Spaulding said the district does not train its entire staff in seclusion and restraint techniques. The district trained 18 people and two trainers for $5,000, she said. All staff are trained on de-escalation, she said.
Benjy Mattingly, principal at West Marion Elementary School and one of the district’s trainers, said he emphasizes de-escalation techniques to district staff. He told the board de-escalation is just one of many classroom management techniques designed to lead to a safe, nurturing learning environment for students.
“If they don’t feel safe, if the staff doesn’t feel safe, it’s kind of hard to educate them,” Mattingly said. “When students come to my building, our number one priority is safety.”
Spaulding said being physical with a student should be a last resort.
“When we put our hands on the students, we do have them look at us differently,” she said.
The state regulation has to be approved by the Administrative Regulation Review Subcommittee of the Legislative Research Commission before it goes into effect.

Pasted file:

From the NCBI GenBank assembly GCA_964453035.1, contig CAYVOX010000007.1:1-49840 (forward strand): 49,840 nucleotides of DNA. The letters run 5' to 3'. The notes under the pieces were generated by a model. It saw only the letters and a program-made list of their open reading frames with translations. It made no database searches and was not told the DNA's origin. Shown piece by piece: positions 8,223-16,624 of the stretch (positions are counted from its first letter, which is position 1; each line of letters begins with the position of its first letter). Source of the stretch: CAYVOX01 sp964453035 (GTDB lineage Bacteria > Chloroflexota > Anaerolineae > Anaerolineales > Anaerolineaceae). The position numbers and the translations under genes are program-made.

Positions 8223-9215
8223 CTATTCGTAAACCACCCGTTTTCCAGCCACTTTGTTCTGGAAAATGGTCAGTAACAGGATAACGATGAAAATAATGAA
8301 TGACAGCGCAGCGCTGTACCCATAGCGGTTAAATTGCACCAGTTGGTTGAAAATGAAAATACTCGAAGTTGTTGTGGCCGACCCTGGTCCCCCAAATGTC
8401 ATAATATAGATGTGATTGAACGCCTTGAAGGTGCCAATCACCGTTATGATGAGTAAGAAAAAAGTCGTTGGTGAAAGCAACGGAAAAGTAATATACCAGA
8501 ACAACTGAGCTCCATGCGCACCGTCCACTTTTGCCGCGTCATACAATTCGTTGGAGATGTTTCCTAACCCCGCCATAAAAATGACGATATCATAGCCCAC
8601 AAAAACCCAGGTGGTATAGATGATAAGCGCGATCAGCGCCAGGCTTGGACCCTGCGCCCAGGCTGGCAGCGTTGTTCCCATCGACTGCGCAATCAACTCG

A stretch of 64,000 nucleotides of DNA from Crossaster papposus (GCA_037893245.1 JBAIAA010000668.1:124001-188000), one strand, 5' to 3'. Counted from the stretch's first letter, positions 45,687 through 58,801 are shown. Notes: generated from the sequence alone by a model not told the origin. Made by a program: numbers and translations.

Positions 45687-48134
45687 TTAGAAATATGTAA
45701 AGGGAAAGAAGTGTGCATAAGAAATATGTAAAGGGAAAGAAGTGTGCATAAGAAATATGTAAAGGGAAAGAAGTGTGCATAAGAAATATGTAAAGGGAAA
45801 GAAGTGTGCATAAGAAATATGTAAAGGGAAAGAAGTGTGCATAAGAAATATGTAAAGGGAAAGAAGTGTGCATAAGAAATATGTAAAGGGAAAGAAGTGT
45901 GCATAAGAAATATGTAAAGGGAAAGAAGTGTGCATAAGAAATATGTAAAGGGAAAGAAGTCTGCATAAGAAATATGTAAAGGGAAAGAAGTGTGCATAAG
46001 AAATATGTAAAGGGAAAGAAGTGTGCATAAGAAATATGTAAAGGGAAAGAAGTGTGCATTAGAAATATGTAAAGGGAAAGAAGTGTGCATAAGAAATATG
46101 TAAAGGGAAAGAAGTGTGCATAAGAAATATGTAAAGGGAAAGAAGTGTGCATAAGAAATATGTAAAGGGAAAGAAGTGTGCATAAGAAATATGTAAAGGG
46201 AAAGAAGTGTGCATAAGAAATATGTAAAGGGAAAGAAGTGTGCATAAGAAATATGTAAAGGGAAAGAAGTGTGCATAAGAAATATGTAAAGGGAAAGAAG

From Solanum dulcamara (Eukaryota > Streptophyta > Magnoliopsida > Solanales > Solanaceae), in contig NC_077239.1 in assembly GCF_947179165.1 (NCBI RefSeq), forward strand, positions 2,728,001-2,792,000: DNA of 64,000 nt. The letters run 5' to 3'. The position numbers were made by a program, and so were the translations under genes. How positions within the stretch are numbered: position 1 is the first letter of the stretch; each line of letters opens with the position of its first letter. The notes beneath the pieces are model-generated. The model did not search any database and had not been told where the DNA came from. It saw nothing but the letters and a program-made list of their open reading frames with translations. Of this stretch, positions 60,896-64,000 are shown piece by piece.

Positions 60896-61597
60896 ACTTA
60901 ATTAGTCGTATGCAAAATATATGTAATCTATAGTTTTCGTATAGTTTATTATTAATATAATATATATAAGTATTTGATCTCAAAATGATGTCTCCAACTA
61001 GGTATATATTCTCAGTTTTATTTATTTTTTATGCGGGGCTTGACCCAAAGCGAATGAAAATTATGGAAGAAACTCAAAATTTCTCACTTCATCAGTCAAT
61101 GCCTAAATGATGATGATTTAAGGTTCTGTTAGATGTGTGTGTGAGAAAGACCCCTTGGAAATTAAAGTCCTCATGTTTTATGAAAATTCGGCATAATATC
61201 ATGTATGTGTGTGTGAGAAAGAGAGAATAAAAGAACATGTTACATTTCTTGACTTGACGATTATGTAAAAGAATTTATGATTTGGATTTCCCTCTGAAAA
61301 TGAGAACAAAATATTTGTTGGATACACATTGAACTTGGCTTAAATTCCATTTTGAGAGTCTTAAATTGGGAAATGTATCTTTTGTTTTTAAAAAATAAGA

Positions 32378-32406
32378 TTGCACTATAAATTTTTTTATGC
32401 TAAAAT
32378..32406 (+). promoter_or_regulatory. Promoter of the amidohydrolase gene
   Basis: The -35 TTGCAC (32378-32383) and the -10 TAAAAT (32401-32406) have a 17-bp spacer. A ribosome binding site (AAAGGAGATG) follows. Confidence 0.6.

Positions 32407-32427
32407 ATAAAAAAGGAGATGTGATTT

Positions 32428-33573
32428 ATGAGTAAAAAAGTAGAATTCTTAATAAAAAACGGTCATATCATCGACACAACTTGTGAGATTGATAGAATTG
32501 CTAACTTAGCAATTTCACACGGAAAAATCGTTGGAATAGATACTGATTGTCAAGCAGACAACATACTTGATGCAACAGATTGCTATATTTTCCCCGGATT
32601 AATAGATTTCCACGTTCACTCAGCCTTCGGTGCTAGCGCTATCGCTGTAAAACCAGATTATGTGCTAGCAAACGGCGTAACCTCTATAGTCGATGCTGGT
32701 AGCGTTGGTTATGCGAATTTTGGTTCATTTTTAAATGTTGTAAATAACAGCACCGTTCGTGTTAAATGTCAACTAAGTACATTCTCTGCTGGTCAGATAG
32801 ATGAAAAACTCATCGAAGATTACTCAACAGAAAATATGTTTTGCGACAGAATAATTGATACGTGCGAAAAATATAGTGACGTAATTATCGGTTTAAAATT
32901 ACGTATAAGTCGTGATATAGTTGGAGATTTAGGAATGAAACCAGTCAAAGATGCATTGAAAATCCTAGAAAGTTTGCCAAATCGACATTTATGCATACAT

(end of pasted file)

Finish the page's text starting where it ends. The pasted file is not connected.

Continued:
The board also discussed three items relating to innovation within school districts: the creation of an independent non-profit organization to help fund programs and two separate regulations related to alternative programs and the designation of “Districts of Innovation.”
The Fund for Transforming Learning in Kentucky will be 501(c)(3) non-profit with its own board of trustees and staff, Brown told the board. He said the articles of incorporation are drafted, and Commissioner Terry Holliday is seeking board members. Brown said the articles of incorporation could be filed with the Secretary of State as early as this month.
Division Director David Cook recently visited the Colorado Legacy Foundation, which is serving as the model for the Kentucky organization. He said the agency has grown from one staff member to 40 in four years, with 10-12 of those staff members working at the Colorado Department of Education.
“I saw an incredible partnership,” he said.
Board member Mary Gwen Wheeler will serve on the foundation’s board.